Weight training is giving me huge strength gains quickly; yoga is helping me strengthen up those stabilizer muscles that I just don’t hit as frequently; cardio is assisting me in faster weight loss and a healthy heart; climbing is making me feel like a superstar.
- Weight lift 4 times a week: (upper body [split into two days], lower body, core).
- Warm up with at least 10 minutes of cardio before weight lifting or climbing
- Climb 2-3 days per week
- Do 20-30 minutes of cardio 3 times a week
- Plan to do yoga once a week
- Build in space for one total rest day (restorative yoga on this rest day is okay)
- Walk or bike the mile to my gym as often as possible
My goals and rules have evolved in the last month. I feel I am smarter and more efficient.
Day One: Upper Body Weight Training [back and chest] + Cardio or Restorative Yoga
Day Two: Climbing
Day Three: Upper Body Weight Training [shoulders and arms] + Cardio
Day Four: Yoga [consider using Rest Day]
Day Five: Lower Body Weight Training + Cardio
Day Six: Climbing + optional Cardio
Day Seven: Core Weight Training + Cardio [consider using Rest Day]
I attempt to give myself some flexibility in a disciplined schedule. I require variety to stay interested in something. And honestly, some days I need to switch things around based on how my body feels and what I plan on doing the next day. For instance, I’m not going to want to focus on shoulders and arms and do intensive climbing the next day or the same day.
The rest days are float days, reserved for any days I feel my body needs to recuperate. The most important thing is that I do not push my body past what is safe just for the sake of accomplishing something on my achievement list.
Encouragement for Gym Noobs
There is a fine line between pushing yourself past what is comfortable and what is safe. When you first start working out after leading a sedentary lifestyle, it is more important to have a goal that you can accomplish, like consistently working out 2-3 times a week.
Months ago when I was a complete gym newbie, I was coming from a sedentary lifestyle. I started working out maybe three times a week, and it was mostly weight training and climbing because I initially hated cardio so much. Climbing was my gateway drug into the gym. I loved it so much I was willing to start consistently strength training so I could improve my climbing skills. If you’re anything like me, you need to find one sport or fitness activity that excites you enough to work on your overall fitness.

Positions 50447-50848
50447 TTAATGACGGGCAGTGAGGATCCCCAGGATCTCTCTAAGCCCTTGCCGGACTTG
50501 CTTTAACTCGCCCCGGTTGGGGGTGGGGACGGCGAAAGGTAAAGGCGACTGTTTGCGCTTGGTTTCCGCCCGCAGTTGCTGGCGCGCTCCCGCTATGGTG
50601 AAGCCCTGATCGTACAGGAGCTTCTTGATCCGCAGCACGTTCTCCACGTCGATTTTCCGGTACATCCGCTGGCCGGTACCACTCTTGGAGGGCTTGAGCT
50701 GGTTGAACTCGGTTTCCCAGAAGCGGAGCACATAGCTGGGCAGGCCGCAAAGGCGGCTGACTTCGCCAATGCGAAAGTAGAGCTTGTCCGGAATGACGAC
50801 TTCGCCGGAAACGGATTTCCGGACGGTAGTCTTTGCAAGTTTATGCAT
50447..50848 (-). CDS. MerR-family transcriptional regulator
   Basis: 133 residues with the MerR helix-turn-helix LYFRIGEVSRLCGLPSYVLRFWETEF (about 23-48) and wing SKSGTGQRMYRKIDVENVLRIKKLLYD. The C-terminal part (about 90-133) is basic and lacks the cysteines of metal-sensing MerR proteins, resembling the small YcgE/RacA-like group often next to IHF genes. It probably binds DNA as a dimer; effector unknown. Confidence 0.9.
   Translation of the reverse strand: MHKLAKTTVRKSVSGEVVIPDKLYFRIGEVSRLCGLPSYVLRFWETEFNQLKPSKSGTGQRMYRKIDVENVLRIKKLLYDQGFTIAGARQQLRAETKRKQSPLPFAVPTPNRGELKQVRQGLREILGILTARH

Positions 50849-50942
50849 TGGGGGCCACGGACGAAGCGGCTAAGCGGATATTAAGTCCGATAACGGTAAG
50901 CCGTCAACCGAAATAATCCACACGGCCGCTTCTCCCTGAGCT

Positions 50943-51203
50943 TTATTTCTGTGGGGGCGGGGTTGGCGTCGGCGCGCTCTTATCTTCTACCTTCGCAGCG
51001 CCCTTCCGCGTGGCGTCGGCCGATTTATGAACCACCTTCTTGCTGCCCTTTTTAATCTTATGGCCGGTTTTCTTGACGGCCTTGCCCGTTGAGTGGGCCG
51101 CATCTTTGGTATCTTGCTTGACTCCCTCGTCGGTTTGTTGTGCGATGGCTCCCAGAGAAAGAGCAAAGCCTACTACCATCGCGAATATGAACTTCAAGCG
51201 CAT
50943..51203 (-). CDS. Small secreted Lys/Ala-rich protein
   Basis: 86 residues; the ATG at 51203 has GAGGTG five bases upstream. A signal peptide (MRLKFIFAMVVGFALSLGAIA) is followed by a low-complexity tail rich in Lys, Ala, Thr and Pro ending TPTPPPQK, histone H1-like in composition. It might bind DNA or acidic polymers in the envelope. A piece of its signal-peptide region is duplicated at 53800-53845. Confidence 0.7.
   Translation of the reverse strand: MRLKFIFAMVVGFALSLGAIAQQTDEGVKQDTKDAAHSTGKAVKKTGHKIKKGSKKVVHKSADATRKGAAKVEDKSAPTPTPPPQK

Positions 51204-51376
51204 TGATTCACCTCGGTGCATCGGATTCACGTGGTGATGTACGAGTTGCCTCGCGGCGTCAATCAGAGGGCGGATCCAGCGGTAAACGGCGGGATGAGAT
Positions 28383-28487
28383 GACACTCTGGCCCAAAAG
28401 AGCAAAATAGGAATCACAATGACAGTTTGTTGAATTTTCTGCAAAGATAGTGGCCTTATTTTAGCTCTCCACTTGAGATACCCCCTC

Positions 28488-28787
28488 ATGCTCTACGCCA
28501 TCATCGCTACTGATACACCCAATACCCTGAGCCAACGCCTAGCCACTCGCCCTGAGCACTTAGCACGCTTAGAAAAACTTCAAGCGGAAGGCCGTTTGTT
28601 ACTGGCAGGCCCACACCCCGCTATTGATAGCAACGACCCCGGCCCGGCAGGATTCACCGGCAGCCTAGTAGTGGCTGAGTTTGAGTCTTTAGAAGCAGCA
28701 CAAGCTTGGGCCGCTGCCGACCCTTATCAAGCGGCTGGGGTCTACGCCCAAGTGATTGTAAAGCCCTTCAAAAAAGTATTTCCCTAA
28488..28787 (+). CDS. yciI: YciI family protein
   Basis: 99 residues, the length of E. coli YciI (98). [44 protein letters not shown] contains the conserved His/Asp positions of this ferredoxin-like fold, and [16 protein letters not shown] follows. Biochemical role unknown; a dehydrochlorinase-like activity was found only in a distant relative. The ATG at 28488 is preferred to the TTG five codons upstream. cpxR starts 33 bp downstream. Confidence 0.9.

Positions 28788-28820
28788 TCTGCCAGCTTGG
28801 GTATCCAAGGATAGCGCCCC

Is it Working?
Yes, absolutely. I can honestly tell you that in the three months I have been following this schedule, I have achieved these things:
- Lost 10 pounds
- 100 pound squat record
- 85 pound bench press record
- 210 pound leg presses
- 90 pound lat pull downs and back rows
- 3 sets of 8 reps on hanging leg raises
- Consistently climbing 5.8’s
- 10-15 minute sprints on the rowing machine pretty much daily
- 1 mile runs on the elliptical machine, working up to a mile on treadmill
- My posture is 10x better
Note: not everything I do at the gym is listed here. I just listed my big personal records. Here are a few progress pictures.
My goal is to maximize strength to body weight ratio so I can become a better climber and be a healthier human. This would require losing a lot of weight, which will (and should) take a while to achieve safely.
I feel healthy and confident after a few months of an active lifestyle. I hope you are encouraged on some small scale knowing that a normal girl like me can start to pursue health and find progress without any bells and whistles. I know you can do it, too.
If you have any questions about my workout or diet plans, let me know! I’ll do my best to answer, but keep in mind I’m not a professional nutritionist nor a personal trainer. I’m also not being paid to advertise any particular product. 🙂
Let me know what you’re doing in your workout regime to aid your healthy lifestyle!